Take the 2-minute tour ×
Server Fault is a question and answer site for professional system and network administrators. It's 100% free, no registration required.

We're in the middle of P2V'ing most of the network, so the current backup method is likely the worst - the backup agent is still installed on the guest OSs, and the backup device is dutifully pulling them onto tape, one file at a time.

I suspect there's a clever way to script (PowerShell?) a suspend on the VMs, then backup of the .vhd files, and unsuspend the VMs. This seems like it would provide big speed benefits, while losing file-level restore (might be best for things like DCs and app servers).

What methods/policies have you hammered out?

share

locked by sysadmin1138 Sep 13 '12 at 11:58

This question exists because it has historical significance, but it is not considered a good, on-topic question for this site, so please do not use it as evidence that you can ask similar questions here. This question and its answers are frozen and cannot be changed. More info: help center.

11 Answers 11

up vote 7 down vote accepted

Regular file-level backup of only data should still be used - regardless of if the machine is virtual or not. Backing up the disk file however is a great aid in increasing recovery speed for disasters if the entire guest fails.

There are several approaches to backing up the guests with scripting. You could shut it down, copy the vhd and start it again. A clean system backup. But what you probably want though is creating a snapshot. There's also a mount tool to get to the shadow copies programatically so you could actually move them off the volume as well. There's some debate on how stable the VSS-based snapshot system really is and people have lost data. It's a bit (ok, much more) involved than the approach used by Vmware as far as I can tell and is a bit more annoying to deal with.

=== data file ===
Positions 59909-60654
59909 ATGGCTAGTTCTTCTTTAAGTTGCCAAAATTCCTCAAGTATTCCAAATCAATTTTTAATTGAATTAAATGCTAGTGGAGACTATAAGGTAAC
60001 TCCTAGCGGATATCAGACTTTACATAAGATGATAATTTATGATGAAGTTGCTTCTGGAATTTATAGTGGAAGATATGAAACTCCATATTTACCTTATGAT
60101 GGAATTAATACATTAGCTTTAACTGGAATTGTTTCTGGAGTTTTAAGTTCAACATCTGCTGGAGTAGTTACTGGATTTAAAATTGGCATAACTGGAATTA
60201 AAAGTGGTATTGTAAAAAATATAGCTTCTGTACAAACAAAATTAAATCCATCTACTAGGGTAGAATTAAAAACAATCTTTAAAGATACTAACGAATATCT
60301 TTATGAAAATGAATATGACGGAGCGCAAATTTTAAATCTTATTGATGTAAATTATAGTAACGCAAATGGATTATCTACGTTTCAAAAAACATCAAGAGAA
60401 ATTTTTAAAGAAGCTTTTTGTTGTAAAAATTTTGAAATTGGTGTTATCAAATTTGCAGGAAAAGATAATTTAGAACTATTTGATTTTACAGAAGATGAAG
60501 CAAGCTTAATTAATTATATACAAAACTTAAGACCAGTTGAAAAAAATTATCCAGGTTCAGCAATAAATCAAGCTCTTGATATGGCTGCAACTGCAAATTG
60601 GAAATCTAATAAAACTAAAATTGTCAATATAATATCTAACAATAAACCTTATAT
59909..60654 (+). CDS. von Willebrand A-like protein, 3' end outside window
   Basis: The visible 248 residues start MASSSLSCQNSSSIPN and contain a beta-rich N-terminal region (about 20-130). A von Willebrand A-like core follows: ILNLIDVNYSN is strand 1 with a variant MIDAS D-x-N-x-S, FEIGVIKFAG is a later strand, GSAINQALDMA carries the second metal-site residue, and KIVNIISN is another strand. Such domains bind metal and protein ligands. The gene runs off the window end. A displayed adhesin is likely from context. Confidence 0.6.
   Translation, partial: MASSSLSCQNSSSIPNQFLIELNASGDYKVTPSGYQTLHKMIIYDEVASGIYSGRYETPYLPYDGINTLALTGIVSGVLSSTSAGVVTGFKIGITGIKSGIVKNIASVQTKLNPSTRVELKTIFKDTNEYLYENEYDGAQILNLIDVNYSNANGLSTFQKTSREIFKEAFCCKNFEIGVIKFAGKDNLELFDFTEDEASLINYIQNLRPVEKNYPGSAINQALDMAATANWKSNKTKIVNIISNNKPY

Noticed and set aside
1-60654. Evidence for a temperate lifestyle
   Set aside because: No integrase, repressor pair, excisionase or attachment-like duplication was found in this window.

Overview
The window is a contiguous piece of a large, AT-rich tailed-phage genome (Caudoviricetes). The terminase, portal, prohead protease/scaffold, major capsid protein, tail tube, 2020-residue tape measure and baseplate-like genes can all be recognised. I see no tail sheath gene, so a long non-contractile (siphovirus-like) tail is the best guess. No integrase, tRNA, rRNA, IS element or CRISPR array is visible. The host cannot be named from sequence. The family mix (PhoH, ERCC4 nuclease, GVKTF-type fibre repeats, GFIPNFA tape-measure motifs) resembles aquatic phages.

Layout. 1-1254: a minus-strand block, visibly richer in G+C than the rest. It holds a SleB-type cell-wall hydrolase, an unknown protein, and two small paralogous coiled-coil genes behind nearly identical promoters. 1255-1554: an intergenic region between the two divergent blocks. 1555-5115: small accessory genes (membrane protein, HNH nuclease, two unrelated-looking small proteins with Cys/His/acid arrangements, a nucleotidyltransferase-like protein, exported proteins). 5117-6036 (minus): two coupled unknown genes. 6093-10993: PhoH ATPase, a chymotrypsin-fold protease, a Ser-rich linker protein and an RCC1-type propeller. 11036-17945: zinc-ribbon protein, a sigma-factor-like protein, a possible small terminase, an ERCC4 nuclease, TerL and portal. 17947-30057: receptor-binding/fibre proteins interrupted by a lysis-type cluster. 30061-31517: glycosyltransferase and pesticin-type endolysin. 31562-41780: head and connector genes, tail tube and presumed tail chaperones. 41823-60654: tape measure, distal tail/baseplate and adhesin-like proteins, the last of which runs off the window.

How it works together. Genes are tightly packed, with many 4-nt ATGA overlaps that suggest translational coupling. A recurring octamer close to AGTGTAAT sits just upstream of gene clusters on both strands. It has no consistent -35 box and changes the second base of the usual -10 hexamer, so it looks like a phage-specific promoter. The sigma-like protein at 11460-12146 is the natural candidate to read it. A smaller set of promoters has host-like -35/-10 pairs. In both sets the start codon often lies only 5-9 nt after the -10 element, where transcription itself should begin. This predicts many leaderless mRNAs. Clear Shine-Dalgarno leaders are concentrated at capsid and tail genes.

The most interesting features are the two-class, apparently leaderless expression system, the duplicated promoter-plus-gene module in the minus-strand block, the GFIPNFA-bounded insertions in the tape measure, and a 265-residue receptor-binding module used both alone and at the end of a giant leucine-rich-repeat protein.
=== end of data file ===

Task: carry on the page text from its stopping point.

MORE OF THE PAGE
I think there's a service pack or patch to the Windows Server 2008 Backup tool that makes it capable of backing up the guests transparently by the way?

Also see Microsofts planning for Backup with Hyper-V.

share
    
If you shut down the server before taking a copy of the vhd, it is a consistent (not crash-consistent) backup. –  Neobyte Jun 13 '09 at 19:00
1  
In the end, continuing with backups as usual is going to be the practical solution until the virtualization project is done. Rehashing backups entirely will be a completely new project... –  Kara Marfia Jun 14 '09 at 1:10
    
Many good backup solutions will backup the images both ways. Microsoft's own Data Protection Manager works well if you do D2D short term backups (or long term with a removable drive). –  Chris S Apr 1 '10 at 23:29

I would recommend HVbackup:

The main goal of this project is to provide a very easy and powerful free tool to backup and restore Hyper-V virtual machines, in standalone and clustered (CSV) environments, overcoming all the limitations that a generic tool like Diskshadow provides.

share

I disagree. I found the cheapest solution is the one that saves backup storage space in the long-term. We found a nice tool for this after a long time of browsing and experimenting and I documented it on my blog here: How I Backup Virtual Machines

Hope this will help someone Peter

share
    
Not sure why that site 404's your link, but that looks good, can't wait to dig into it. –  Kara Marfia Apr 4 '10 at 1:23

BackupAssist is another very good tool. Sql Server backups, Hyper-V backups, restore individual files from entire guest backups, etc.

share